A new Habitat home for the holidays

Naples, FL, Dec. 23, 2015 –The baby turned two months old. Christmas was just two days away.

Miguel and Alyssa Pascual with baby Gabriel. (Submitted photo)

Miguel and Alyssa Pascual with baby Gabriel. (Submitted photo)

And Miguel and Alyssa Pascual were both taking a big step forward.

This week, the Pascuals, both 25-year-old Immokalee High graduates, became homeowners in the Faith Landing neighborhood in Immokalee. Two days before the holidays began, they were moving in to their Habitat for Humanity-built home and starting a new life in a safe, decent, affordable home.

“I just can’t believe it,” Alyssa said. She held her 2-month-month old infant, Gabriel, against her chest as she signed the home closing documents.

The Pascuals were just one of 20 families who this month became homeowners, finalizing the paperwork on their new home purchases before the holidays rolled in. Most of them, like the Pascuals, will be waking up in their new home on Christmas morning.

Habitat for Humanity of Collier County has built more than 1,800 homes in Naples and Immokalee since 1979. The push to get these new home buyers into their new homes took lots of teamwork. Team members and volunteers from construction, family services and development had to come together to make sure all of the money was raised, the homes were built, the buyers approved and closing documents ready to go.

“For so many of us, Christmas recalls memories of Home. It’s what we strive to provide for our own children. And when home is unhealthy, unsafe and insecure, it becomes a parent’s worst dream,” said Habitat Collier Vice President Lisa Lefkow. “Today we celebrate “the thrill of hope” that comes with each of these families being Home for the Holidays!’

With Habitat Collier swamped with applications – only 1 home can be built with the funds Habitat has for construction for every 15 applications that come in – affordable, safe housing is hard to come by in the Naples area. Habitat homeowners go through an intense process to be qualified, including background checks and financial checks. They put in 500 hours of sweat equity and go through an educational process that touches on everything from finances to minor home repair.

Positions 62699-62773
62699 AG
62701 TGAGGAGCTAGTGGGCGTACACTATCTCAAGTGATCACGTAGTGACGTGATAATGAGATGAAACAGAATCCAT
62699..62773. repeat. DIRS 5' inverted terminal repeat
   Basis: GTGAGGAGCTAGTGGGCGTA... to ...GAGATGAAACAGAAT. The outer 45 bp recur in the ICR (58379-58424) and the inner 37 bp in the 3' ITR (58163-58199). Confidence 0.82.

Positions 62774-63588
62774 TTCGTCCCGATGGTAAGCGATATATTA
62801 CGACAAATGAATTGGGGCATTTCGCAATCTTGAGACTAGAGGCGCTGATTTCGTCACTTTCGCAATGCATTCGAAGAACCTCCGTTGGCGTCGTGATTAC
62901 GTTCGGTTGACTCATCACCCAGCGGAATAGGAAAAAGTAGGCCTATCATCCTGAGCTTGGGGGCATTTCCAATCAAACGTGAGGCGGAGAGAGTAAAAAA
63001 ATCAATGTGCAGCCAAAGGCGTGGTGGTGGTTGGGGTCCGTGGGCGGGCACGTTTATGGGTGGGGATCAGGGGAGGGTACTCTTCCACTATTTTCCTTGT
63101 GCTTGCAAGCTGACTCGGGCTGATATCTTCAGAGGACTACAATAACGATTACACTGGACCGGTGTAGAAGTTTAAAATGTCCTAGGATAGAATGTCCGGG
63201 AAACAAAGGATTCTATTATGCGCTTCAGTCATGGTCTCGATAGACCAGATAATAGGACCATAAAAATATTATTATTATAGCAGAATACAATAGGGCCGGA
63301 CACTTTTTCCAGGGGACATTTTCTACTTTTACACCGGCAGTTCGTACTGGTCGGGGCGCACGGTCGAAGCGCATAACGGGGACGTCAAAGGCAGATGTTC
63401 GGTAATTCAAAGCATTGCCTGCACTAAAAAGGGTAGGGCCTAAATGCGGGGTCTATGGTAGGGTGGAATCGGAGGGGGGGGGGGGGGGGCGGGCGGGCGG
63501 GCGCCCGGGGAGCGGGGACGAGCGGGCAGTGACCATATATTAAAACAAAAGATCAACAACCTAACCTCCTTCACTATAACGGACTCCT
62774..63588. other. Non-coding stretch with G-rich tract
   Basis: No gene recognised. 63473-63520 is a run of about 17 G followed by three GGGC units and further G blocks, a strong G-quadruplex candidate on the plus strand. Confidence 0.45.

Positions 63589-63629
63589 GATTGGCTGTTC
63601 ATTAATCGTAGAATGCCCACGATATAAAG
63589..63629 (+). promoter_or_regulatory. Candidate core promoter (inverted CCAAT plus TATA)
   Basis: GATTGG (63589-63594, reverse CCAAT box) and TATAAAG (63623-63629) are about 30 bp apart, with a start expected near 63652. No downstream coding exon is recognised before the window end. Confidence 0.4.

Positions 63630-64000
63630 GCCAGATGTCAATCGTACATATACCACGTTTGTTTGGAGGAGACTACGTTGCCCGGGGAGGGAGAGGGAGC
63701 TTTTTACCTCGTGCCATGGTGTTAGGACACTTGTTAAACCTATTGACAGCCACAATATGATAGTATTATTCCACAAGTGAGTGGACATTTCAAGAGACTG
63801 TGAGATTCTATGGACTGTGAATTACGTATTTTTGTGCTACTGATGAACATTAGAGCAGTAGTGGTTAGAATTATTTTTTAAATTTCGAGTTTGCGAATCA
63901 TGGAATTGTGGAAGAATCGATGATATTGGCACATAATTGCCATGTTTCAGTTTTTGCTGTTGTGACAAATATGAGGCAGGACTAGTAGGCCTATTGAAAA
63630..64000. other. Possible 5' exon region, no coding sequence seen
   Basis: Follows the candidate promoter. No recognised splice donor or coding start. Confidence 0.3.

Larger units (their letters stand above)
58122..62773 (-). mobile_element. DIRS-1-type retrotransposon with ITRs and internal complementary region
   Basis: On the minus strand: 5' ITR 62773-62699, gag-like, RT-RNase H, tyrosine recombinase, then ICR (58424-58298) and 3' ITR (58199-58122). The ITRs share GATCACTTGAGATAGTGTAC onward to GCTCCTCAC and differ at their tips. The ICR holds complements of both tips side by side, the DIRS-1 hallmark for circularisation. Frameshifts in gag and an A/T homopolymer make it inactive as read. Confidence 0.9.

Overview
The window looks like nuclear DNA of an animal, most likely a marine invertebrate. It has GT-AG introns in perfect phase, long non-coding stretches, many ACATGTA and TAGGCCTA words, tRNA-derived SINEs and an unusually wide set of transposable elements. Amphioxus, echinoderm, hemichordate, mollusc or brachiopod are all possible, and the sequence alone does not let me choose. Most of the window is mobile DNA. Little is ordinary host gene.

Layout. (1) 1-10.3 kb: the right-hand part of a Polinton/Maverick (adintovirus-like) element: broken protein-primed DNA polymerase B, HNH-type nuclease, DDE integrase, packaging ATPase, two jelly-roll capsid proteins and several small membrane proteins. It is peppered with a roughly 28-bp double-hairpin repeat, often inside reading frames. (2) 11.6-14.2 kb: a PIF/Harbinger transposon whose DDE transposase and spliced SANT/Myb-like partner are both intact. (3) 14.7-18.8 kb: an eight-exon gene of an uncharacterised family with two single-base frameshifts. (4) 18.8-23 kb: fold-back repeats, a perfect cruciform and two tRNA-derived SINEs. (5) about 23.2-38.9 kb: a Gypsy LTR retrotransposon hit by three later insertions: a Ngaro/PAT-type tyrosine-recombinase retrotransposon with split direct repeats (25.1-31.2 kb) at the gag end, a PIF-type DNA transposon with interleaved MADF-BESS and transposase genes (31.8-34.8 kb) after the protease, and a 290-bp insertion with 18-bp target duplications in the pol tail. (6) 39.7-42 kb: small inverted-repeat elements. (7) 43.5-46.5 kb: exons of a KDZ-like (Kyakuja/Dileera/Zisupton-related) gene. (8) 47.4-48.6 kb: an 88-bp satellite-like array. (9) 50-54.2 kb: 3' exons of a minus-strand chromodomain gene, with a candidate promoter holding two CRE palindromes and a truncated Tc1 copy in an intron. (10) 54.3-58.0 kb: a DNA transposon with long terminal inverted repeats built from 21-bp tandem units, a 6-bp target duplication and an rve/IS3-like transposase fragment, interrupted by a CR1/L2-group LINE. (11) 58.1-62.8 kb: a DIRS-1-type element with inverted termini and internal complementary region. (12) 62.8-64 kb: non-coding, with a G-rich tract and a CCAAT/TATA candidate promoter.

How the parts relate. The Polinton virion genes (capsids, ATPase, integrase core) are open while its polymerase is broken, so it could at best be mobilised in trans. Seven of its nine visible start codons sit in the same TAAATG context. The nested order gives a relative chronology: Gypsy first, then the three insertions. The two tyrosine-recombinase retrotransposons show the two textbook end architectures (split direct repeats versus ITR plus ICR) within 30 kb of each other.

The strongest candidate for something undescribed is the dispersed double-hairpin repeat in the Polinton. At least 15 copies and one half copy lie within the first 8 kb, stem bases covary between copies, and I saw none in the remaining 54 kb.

The Pascuals are moving out of a crowded house, where it’s hard to find a quiet place for the baby. They’re leaving behind the noise and cramped quarters for their own home for their family.

“I’ll have my own kitchen,’’ Alyssa said. I can put things in my home how I want them. I’ve dreamed about all of this.’’

Alyssa is a graduate of Florida A & M University with a degree in allied health and she’s hoping to return to being a substitute teacher for Collier schools in January. She worked there at the end of her pregnancy and can’t wait to get back to work. She hopes to pursue her graduate degree in occupational therapy next summer.

Miguel, who served in the military as a U.S. Marine and spent time in Afghanistan and other parts of the Middle East, is a facilities supervisor at the Seminole Casino in Immokalee.

Miguel is excited about lawn work, even mowing the grass and working around the house. “I can take more pride in it,’’ he said. “It’s not just a chore. Now it’s a matter of pride.”

Alyssa is the decorator in the family and said after a shopping trip earlier in the week that she already knows where everything is going in the new house. “We’re moving from one room to a whole house,’’ she said.

Rugs for the kitchen, a paper towel holder and cutting boards were some of her first purchases.

“I can’t wait to get in the kitchen,’’ she said.

With her lifetime best friend living next door and cousins just across the street, they’ll have a support system nearby. But it’s also about more than that, Miguel said.

“It’s stability,’’ he said. “It’s about not having to worry about where we’re going to live from year to year.” To donate, volunteer or spread the word about Habitat Collier, visit www.habitatcollier.org or call 239-775-0036.

The Immokalee Bulletin is published every Thursday.

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